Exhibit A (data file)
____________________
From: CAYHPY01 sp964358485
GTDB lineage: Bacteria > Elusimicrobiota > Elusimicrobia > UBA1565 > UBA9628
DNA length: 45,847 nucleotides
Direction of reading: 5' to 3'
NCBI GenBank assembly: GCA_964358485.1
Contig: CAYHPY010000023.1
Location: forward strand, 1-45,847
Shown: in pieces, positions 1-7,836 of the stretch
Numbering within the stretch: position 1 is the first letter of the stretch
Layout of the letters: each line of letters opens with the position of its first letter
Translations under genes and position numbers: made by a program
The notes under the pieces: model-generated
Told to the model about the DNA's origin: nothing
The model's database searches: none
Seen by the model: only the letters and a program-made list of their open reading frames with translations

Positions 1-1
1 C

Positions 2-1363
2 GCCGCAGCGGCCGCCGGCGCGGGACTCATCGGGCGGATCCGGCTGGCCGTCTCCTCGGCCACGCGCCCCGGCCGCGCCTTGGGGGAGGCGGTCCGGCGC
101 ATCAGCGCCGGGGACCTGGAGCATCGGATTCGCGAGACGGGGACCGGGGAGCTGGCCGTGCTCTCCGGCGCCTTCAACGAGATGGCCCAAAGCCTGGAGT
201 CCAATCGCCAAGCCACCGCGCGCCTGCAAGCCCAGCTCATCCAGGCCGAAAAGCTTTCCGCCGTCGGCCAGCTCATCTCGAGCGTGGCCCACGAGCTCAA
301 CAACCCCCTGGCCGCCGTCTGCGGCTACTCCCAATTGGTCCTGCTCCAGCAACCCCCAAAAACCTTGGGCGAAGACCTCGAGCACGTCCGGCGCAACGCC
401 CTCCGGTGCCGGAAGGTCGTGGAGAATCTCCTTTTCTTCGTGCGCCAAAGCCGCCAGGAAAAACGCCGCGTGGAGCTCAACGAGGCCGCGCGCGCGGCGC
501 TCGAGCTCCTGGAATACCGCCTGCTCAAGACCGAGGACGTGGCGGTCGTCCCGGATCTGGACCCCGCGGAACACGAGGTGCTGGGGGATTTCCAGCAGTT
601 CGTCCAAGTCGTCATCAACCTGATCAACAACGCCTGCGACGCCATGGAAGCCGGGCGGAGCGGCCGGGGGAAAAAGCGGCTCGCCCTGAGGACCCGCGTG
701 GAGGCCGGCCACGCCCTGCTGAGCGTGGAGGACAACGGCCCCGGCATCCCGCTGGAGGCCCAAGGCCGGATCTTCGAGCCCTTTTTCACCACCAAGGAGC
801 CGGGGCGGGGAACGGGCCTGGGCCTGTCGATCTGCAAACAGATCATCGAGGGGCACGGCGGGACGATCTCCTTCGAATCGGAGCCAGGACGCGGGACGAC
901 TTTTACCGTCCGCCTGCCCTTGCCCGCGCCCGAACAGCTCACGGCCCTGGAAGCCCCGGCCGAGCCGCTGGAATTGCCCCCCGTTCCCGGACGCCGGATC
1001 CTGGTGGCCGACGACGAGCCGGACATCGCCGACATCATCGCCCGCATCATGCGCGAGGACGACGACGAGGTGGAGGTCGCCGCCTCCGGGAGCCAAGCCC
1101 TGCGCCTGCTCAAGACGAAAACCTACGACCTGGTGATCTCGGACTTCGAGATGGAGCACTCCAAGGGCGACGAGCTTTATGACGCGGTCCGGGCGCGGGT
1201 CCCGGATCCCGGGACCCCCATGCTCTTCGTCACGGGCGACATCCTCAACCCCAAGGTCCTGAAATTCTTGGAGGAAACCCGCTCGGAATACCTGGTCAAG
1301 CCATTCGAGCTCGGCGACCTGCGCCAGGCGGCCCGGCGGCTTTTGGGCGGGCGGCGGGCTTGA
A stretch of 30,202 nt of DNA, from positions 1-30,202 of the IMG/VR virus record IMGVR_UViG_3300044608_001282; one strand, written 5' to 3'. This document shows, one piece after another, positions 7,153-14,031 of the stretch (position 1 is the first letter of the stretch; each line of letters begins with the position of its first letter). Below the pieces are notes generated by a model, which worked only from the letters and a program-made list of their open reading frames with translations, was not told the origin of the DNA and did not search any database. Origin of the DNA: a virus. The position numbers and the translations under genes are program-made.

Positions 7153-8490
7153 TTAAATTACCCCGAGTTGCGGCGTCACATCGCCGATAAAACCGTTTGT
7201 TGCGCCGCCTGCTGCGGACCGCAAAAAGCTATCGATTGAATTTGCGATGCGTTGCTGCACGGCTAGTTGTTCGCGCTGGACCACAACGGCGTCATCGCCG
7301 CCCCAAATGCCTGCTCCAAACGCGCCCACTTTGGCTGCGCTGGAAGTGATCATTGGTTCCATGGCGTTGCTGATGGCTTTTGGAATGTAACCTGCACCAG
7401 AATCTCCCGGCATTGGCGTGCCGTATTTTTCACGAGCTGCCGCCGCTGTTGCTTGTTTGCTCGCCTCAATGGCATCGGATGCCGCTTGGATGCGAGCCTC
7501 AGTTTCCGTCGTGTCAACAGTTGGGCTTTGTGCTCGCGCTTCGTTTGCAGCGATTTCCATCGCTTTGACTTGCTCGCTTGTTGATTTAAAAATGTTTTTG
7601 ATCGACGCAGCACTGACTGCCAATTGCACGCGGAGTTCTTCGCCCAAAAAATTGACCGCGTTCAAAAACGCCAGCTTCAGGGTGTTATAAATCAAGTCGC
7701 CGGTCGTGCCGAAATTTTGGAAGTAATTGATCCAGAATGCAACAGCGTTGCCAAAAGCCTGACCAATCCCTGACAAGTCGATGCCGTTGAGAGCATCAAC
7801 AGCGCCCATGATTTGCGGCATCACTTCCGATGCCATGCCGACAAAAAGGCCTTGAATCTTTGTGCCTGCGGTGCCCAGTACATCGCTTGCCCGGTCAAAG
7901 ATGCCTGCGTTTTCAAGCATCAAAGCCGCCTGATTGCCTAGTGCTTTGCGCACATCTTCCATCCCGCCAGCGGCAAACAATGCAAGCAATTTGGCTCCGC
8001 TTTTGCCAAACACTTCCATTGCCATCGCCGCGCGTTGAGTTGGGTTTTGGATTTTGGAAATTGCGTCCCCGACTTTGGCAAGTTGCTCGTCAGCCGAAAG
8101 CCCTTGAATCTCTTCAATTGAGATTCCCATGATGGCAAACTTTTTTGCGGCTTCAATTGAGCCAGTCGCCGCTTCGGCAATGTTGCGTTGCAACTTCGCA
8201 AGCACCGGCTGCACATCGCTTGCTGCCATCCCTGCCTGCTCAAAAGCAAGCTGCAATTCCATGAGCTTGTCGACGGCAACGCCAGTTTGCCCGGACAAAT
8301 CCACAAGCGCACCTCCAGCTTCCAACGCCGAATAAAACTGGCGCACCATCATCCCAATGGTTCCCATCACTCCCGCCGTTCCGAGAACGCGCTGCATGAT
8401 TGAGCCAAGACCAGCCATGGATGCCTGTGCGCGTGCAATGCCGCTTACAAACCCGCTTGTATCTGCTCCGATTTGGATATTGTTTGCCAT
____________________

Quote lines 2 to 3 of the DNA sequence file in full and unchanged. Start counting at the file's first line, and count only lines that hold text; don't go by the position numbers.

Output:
GTDB lineage: Bacteria > Elusimicrobiota > Elusimicrobia > UBA1565 > UBA9628
DNA length: 45,847 nucleotides